We wanted a big picture perspective of aviation security technology, so we interviewed Steve Wolff. After leading Marketing and Engineering for Quantum Magnetics and founding InVision Technologies, he is now an independent consultant, editorial board member of Aviation Security International Magazine, and vice chair of the Concealed Explosives Detection Workshop.
DeteCT: You work with airports, airlines, and regulators worldwide. For readers who don’t travel as much as you do, what are you seeing now in aviation security that is interesting or innovative?
SW: One trend is that airports are more focused on what I call the “feng shui” of the checkpoint. By that I mean trying to make the passenger and operator experience at aviation checkpoints as calming and stress free as possible.
DeteCT: A calmer checkpoint! That’s a great goal. Which airports are examples of this and how are they doing it?
SW: Two examples are Gatwick and Schipol, each in somewhat different ways. In addition to new screening technologies, they’re applying lessons from the retail and hospitality industry: more elegant designs, natural style lighting, more soothing colors, more space to divest, better signage—even plants.
SW: There is research that the calmer passengers are, the happier they are, and the more likely they are to spend money at the airport. Second, from a security and operations standpoint, the calmer and happier passengers are, the easier it is for checkpoint staff to spot more harried or nervous travelers who might warrant additional scrutiny. It also makes to have a less distracting working environment for the operators.
DeteCT: What other security related trends are you seeing?
SW: In Europe, airports are implementing remote operator image screening for the checkpoint. In other words, sending all images of screened bags to a room filled with operators who inspect images continuously. This model is the standard for inspection on hold baggage, and now it is being adopted for carry-on baggage screening because it can improve operator productivity and make checkpoints more space efficient. The challenge is being able to network and share images effectively.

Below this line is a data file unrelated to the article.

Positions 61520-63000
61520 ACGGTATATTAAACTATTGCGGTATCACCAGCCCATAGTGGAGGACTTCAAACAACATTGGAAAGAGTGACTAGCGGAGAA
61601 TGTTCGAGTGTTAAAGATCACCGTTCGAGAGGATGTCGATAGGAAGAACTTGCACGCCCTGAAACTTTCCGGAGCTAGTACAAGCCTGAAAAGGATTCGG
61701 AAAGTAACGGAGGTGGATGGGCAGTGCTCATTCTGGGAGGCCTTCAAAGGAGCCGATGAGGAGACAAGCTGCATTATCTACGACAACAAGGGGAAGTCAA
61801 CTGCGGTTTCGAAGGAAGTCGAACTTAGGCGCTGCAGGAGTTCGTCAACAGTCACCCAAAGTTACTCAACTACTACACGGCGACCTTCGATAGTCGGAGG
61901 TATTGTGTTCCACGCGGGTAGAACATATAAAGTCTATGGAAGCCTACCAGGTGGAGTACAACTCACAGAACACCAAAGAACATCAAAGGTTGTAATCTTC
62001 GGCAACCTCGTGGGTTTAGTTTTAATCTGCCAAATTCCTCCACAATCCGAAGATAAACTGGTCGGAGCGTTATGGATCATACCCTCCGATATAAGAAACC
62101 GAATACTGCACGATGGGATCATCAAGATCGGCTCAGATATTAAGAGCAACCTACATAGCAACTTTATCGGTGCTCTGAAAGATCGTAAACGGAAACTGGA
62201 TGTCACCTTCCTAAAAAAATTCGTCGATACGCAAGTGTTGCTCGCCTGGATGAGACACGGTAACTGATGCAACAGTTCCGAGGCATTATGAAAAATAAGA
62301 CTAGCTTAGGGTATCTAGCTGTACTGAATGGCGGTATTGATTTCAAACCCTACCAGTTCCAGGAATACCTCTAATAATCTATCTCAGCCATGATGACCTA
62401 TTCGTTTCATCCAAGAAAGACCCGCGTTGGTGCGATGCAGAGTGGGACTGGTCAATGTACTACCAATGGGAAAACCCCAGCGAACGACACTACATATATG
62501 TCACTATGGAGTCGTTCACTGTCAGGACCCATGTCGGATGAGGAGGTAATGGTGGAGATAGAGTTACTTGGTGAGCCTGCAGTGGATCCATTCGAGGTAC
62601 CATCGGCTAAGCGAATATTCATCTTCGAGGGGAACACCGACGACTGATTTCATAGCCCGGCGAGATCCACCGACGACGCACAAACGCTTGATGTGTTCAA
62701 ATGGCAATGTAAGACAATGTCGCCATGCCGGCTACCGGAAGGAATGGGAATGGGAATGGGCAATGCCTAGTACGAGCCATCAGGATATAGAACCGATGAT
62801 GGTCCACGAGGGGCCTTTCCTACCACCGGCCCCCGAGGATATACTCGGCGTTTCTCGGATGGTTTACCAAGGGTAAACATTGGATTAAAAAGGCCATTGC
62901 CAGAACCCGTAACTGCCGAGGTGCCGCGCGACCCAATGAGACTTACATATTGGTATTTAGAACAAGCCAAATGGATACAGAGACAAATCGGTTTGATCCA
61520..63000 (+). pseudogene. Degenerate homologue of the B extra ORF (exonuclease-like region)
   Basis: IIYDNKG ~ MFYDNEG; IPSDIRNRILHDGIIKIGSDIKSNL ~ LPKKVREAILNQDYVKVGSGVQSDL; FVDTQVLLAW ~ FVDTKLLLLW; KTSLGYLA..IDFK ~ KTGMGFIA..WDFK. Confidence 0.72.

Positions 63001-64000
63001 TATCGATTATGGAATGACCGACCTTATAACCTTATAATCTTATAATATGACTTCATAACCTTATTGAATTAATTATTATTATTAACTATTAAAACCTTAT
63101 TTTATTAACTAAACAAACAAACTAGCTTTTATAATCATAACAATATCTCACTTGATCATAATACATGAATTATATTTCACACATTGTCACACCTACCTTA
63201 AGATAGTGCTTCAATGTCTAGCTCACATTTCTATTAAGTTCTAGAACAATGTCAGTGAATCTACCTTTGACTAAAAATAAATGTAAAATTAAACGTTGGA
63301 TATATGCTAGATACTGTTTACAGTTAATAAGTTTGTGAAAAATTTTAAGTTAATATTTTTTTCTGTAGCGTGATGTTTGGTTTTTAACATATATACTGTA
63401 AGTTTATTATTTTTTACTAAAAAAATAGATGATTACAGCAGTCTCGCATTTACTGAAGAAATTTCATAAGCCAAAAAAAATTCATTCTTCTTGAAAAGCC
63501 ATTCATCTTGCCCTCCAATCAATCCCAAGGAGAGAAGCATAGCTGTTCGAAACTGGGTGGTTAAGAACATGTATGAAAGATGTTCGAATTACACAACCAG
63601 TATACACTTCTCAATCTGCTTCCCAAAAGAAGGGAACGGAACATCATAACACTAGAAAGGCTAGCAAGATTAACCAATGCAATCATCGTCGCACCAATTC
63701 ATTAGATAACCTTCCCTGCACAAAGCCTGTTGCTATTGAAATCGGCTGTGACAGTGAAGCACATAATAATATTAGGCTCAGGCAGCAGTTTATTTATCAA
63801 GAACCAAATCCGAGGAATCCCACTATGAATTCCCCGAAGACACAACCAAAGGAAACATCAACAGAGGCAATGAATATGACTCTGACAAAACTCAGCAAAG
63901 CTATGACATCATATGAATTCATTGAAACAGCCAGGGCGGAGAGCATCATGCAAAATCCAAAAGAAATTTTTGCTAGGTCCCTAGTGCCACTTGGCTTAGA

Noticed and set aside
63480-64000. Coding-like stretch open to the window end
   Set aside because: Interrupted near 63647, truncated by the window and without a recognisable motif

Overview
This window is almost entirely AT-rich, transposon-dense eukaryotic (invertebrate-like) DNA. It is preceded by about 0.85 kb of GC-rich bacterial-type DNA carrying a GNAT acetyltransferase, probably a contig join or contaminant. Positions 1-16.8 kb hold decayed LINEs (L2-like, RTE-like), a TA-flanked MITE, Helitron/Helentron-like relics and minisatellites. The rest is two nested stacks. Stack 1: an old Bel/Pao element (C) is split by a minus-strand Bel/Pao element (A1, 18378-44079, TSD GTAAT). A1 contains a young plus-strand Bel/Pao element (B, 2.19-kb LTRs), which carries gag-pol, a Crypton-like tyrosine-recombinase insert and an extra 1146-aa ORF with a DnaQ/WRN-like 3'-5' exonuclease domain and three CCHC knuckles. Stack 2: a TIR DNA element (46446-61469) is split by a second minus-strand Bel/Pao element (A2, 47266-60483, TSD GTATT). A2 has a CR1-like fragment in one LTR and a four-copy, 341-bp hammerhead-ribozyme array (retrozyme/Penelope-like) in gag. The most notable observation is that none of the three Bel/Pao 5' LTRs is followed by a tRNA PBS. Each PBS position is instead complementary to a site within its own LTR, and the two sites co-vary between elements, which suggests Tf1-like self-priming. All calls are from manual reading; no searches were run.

DeteCT: It helps if you have an interoperable software architecture—if I can put a plug in for Analogic’s ConneCT. Speaking of ConneCT, why has checkpoint CT received so much momentum lately. What do you think is driving that?
SW: Experts have known for a while that 3D checkpoint CT is an excellent technology for threat detection. But two things are now accelerating broader airport adoption of checkpoint CT. The newest systems, like Analogic’s ConneCT, are lighter, smaller, and quieter than first-generation checkpoint CT systems. Airports can deploy them in place of less capable X-ray systems.
Second, passenger growth is straining airport checkpoints. Airports in the Middle East and Asia have double-digit annual increases. Traditional checkpoints based on 2D X-ray have high false-alarm rates, and passengers need to divest liquids and electronics. The only way to handle this growth is to add more lanes, which is costly and requires more space. Checkpoint CT can eliminate divesting, thus reducing the number of trays per passenger and increasing throughput without adding space. This is becoming a very attractive way of handling this growth in traffic.
DeteCT: This is a challenging but exciting time in aviation security technology. Steve, thanks for your insights.
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